U.N. Squadron

January 18, 1919: The Paris Peace Conference opens.

June 28, 1919: The Treaty of Versailles is signed.  The world is at peace once more.

January 21, 1920: The Conference comes to an end with the inaugural General Assembly of the League of Nations.

September 18, 1931: The Imperial Japanese Army begins its invasion of Manchuria.  The League of Nations says:

"Hey, don't do that!"

January 30, 1933: Adolf Hitler is appointed Chancellor of Germany.

March 16, 1935: Hitler reintroduces conscription to Germany, openly flouting the military restrictions of the Versailles Treaty.  The League of Nations says:

"Hey, don't do that!"

March 27, 1933: The Empire of Japan withdraws from the League of Nations.

September 19, 1933: Germany withdraws from the League of Nations.

October 3, 1935: Italian armed forces invade Ethiopia.

October 7, 1935: The League of Nations says:

"Hey, don't do that!"

July 7, 1937: Japan begins a full scale invasion of China.  As a final measure, the League offers only its “spiritual support” to the Chinese.

December 11, 1937: Italy withdraws from the League of Nations.

September 1, 1939: Germany invades Poland.  The League of Nations says:



World War II begins.  The League fails its primary directive: to avoid any future world war.

October 24, 1945: The United Nations officially comes into existence.


March 20, 2003: The United States of America begin their invasion of Iraq.

The United Nations clears its throat, about to say:


America pushes past, hollering:

Meanwhile: UN Headquarters, Turtle Bay, Manhattan...

Kofi Annan gazes grimly over the surface of the East River.  His left eyebrow twitches.  The capillaries in his eyeballs burst like test tubes overheated.  His lips quiver, not out of fear, but in a fit of holy rage.  His fingers clench to make a fist, as he brings it down hard upon his desk.  Kofi Annan says:

"Let's rock."

Enter the UN Squadron:

Justice is served, bitches.

Troy Aikman NFL Football

Don't look a gift horse in the mouth.

Words cannot express the alienation I feel when I play an NFL game. So I thought I’d make a Jason Rohrer game about it. I call it “Troy”:



TNN Bass Tournament of Champions

Sadly not the precursor to Guitar Hero.

Fish are boring. The pursuit of fish is boring, and often, futile. So what brainiac thought it’d be a good idea to faithfully replicate this experience and put it in a videogame? TNN Bass Tournament of Champions consists of taking your boat out onto the water, picking out a spot, watching, waiting, and catching nothing. It is terrifyingly realistic.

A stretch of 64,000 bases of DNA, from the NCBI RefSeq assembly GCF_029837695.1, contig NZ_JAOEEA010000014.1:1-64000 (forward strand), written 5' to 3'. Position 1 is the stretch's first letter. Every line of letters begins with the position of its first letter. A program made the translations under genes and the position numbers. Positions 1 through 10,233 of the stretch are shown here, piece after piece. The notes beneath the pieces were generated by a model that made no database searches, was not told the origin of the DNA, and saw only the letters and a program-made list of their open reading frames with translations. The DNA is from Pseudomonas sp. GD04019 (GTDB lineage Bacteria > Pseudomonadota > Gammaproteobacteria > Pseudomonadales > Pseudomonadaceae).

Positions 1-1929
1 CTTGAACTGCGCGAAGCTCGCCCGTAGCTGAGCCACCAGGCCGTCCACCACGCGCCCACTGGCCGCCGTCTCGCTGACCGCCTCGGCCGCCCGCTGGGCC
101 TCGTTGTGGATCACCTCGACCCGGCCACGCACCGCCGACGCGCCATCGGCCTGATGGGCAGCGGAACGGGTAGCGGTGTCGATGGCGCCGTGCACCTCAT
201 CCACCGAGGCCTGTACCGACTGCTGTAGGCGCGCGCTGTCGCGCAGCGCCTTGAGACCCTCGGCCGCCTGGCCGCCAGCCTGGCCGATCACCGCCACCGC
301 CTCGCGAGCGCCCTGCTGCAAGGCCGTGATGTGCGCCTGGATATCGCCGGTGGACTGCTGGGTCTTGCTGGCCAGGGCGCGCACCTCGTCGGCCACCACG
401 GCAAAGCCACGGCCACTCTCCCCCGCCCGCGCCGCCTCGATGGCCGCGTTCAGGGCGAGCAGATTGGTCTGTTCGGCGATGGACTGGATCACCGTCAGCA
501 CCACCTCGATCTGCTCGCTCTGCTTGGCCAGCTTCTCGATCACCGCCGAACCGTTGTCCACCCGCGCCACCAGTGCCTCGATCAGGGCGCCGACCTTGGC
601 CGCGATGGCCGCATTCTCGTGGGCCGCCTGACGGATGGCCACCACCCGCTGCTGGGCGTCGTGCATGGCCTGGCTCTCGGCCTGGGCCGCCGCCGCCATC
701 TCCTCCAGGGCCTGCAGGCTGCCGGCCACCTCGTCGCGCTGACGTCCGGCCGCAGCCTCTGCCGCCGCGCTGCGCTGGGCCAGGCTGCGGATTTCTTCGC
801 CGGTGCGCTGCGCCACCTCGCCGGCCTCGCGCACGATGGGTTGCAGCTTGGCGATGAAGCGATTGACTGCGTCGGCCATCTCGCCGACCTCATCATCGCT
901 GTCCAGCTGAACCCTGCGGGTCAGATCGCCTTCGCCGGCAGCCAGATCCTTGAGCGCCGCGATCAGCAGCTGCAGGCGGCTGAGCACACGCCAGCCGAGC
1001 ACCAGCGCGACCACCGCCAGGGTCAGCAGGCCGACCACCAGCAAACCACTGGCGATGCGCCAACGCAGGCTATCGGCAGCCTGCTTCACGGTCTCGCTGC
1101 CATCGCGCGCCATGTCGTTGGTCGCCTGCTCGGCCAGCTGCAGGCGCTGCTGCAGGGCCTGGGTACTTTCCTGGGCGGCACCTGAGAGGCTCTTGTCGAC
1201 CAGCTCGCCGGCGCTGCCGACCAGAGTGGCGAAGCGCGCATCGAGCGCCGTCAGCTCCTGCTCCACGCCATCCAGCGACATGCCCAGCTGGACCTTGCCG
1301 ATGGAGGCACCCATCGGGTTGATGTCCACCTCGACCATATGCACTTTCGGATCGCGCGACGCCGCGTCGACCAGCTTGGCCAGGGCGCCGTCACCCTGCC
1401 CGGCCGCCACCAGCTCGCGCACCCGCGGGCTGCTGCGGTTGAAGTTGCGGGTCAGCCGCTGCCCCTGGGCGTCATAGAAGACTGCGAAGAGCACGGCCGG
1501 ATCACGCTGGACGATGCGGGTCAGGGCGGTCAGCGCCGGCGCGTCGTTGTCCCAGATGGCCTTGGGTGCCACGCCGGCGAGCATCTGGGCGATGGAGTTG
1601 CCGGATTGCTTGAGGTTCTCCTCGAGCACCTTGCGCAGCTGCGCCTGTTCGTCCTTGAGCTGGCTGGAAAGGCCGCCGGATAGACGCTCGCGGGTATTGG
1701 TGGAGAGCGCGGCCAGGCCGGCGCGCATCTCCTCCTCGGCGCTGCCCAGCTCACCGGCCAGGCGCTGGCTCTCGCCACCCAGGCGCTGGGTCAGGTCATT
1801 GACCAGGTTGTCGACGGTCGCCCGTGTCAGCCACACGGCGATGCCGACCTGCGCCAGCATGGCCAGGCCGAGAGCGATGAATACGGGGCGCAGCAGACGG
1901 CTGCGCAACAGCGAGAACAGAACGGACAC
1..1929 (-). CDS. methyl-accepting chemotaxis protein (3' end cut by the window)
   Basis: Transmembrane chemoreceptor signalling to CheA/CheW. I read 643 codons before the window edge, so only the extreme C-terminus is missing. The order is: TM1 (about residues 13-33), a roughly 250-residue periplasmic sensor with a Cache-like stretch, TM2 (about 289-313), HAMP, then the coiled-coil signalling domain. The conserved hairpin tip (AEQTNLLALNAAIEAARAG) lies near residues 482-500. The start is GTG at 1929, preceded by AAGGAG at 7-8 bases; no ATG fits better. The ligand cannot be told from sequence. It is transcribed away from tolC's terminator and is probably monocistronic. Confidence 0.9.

I would be curious to know the statistics surrounding fishing-related deaths each year – just how many people fall asleep, capsize, and drown when participating in this “sport”? How many people are literally bored to death? Fortunately this game is not portable; it’s 16-Bit Lemsip:


If you played this while driving a wheat thresher you would not come out the other side. Well, you would, but…


What kills me most is the central conceit behind the two most boring games on the planet: golf, and fishing.  Both are so-called “gentlemen’s sports” – constructs devised by bored husbands to escape from their wives and families.  Which brings me to my threefold scariest question of all:

  1. What sort of terrifyingly boring family would drive a man to do this?
  2. What sort of terrifying boredom would drive a man to make a game about it?
  3. And what sort of terrifying boredom would it take to drive a man to play that game?

The Tick


The Tick sucks, which is only appropriate for a videogame based on a sucky cartoon based on a sucky comic book character named after a bloodsucking parasite.

This irritates me perhaps a little more than it should, because The Tick is a parody of the superhero genre. I think parodies have a responsibility to at least be good if they’re going to be at someone/something else’s expense.  The fact that the videogame is a carbon copy of every terrible Spider-Man game is almost vindicating.  Almost.

The whole thing reeks of mid-90s Jim Carrey-ism.  I don’t think I’ve ever wanted to retrospectively put a bullet in my own 10-year-old head until I just coined that sentence.

The Terminator

In what may have been a feat of 9D chess, Alanis Morissette’s hit song “Ironic” became supremely ironic by famously failing to describe ironic situations in its lyrics. But I would give the coveted red ribbon to Governor Arnold “The Governator” Schwarzenegger for the case of The State of California versus the Entertainment Merchants Association, which singles out “really violent videogames” (over, say, really violent action films) as having a particularly bad influence on youths under the age of eighteen. This has given rise to some truly outstanding headlines like “2010: Judgement Day”, “Fighting the Terminator on Videogames”, along with my personal favourite:

(Not an actual headline.)